the lava on foot. It was so hot in places that we had
to make detours to avoid it.
"The ascent of the cone is most fatiguing ā you have
to clamber up loose cinders, which give way perpetually.
This lasts for some 40 mins., and then you reach a toler-
ably level plain of sulphur, on which are the two craters
of 1849 and 1858, the latter by far the larger. Both
emit smoke. Occasionally we heard a noise like thunder,
preceding from the fall of huge masses of rock into the
crater. Beyond this plain ri.ses the actual summit, a low
])yramid, from which the descent is a sheer precipice on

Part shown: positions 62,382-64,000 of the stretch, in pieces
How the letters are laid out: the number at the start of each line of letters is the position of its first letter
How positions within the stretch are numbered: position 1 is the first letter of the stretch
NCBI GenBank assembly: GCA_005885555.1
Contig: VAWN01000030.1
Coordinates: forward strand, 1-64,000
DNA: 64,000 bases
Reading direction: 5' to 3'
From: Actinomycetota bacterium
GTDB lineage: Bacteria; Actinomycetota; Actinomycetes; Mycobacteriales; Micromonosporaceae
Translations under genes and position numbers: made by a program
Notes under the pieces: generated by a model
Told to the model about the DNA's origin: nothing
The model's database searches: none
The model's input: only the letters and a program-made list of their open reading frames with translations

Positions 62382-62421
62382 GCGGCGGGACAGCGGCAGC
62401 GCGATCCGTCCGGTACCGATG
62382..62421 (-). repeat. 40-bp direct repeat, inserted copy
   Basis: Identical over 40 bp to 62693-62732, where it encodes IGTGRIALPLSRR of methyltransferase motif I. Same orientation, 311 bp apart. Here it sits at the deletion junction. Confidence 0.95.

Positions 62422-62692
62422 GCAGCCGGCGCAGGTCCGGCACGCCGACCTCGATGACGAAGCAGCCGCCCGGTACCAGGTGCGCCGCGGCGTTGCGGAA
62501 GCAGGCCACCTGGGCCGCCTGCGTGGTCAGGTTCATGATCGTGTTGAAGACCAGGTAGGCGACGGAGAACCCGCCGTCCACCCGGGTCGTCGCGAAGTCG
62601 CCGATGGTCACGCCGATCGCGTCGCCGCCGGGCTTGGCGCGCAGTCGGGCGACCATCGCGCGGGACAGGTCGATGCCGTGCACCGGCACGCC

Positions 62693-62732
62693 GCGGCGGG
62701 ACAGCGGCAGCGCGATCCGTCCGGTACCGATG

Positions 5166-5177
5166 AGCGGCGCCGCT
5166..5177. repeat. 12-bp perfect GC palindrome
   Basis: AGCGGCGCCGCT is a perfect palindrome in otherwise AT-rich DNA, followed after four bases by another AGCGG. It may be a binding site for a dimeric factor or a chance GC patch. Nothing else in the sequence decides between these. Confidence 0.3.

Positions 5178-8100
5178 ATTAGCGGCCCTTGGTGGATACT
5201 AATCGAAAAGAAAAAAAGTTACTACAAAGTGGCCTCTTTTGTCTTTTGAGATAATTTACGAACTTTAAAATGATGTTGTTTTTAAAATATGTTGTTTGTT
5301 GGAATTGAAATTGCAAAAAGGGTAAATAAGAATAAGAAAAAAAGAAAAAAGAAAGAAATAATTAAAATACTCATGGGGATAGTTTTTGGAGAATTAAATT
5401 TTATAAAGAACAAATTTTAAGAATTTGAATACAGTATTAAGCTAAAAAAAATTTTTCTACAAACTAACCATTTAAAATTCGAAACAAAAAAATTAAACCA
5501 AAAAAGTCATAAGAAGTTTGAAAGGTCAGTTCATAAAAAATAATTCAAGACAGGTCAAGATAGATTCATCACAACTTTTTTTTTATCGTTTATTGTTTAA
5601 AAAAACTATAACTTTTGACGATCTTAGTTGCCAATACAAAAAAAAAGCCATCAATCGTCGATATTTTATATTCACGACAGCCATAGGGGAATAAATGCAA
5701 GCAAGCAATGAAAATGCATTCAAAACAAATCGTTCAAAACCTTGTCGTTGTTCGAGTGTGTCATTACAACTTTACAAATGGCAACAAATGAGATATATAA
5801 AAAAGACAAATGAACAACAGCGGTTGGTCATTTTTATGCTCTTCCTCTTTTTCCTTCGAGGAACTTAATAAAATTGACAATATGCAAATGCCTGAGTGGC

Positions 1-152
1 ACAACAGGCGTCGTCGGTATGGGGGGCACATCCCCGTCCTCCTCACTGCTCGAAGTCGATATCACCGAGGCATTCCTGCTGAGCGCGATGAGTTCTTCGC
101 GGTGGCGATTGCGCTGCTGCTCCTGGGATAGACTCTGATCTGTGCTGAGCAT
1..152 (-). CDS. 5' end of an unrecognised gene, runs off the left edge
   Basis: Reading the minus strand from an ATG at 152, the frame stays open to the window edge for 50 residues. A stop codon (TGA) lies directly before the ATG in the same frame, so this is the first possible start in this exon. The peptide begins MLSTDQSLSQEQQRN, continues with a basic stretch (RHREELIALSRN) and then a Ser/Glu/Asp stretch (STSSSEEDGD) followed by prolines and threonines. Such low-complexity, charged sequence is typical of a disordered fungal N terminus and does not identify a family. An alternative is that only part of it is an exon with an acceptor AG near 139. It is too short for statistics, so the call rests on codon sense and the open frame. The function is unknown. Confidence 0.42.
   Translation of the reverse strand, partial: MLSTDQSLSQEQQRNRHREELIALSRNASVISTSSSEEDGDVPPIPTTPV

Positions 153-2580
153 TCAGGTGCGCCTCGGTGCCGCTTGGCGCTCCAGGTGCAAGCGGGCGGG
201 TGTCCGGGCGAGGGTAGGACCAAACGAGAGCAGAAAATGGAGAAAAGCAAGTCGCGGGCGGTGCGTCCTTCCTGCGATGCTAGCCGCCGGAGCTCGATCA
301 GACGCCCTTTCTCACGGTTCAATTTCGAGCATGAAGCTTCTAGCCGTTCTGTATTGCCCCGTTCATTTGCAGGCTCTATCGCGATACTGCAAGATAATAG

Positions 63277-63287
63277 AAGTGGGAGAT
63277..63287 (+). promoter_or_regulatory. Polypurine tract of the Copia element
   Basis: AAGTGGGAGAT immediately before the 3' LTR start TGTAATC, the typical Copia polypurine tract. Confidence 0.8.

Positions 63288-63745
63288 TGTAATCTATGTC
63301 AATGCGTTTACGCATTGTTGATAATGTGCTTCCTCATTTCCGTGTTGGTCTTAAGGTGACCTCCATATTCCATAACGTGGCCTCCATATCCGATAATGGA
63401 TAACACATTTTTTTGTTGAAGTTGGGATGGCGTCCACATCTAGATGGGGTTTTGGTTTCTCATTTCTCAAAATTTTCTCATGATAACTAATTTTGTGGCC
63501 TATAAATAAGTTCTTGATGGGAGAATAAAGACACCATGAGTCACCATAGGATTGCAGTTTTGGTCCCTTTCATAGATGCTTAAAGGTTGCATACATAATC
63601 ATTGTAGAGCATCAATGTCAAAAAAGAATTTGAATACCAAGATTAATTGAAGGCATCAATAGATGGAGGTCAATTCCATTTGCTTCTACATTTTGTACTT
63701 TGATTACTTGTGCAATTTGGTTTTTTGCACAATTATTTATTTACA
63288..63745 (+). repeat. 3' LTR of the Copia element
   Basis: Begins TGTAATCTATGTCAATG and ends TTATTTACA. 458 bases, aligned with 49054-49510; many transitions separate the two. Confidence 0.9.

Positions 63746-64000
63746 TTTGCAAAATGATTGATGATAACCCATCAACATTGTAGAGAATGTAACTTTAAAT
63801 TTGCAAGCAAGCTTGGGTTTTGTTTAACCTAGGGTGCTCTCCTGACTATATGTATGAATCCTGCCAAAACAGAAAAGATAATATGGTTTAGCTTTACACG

the side towards Pompeii. On the other it descends to
the old crater, now filled up ā which was active before
these two later ones were opened. The descent was very
rapid down the steep slope of ashes. We spent some
time in watching the lava as night closed in. It caught
a young tree, whose root was speedily burnt through, and
down it fell into the burning torrent, which was falling
down so steep a slope as to look very much like a fiery
J.'s regular diary dates from 1860, and by this time he must
have become Tutor to Lord Milton, eldest son of the sixth
Earl Fitzwilliam, and father of the present Earl, for on the
third day of the new year we find him returning from Went-
worth to Cambridge. It was at Wentworth that he developed
his taste for hunting. The entries are short and for the most
part trivial : " rode with W.," " hunted with the X. hounds,"
" went to the Y. Ball," or " dined with the Z.'s." The first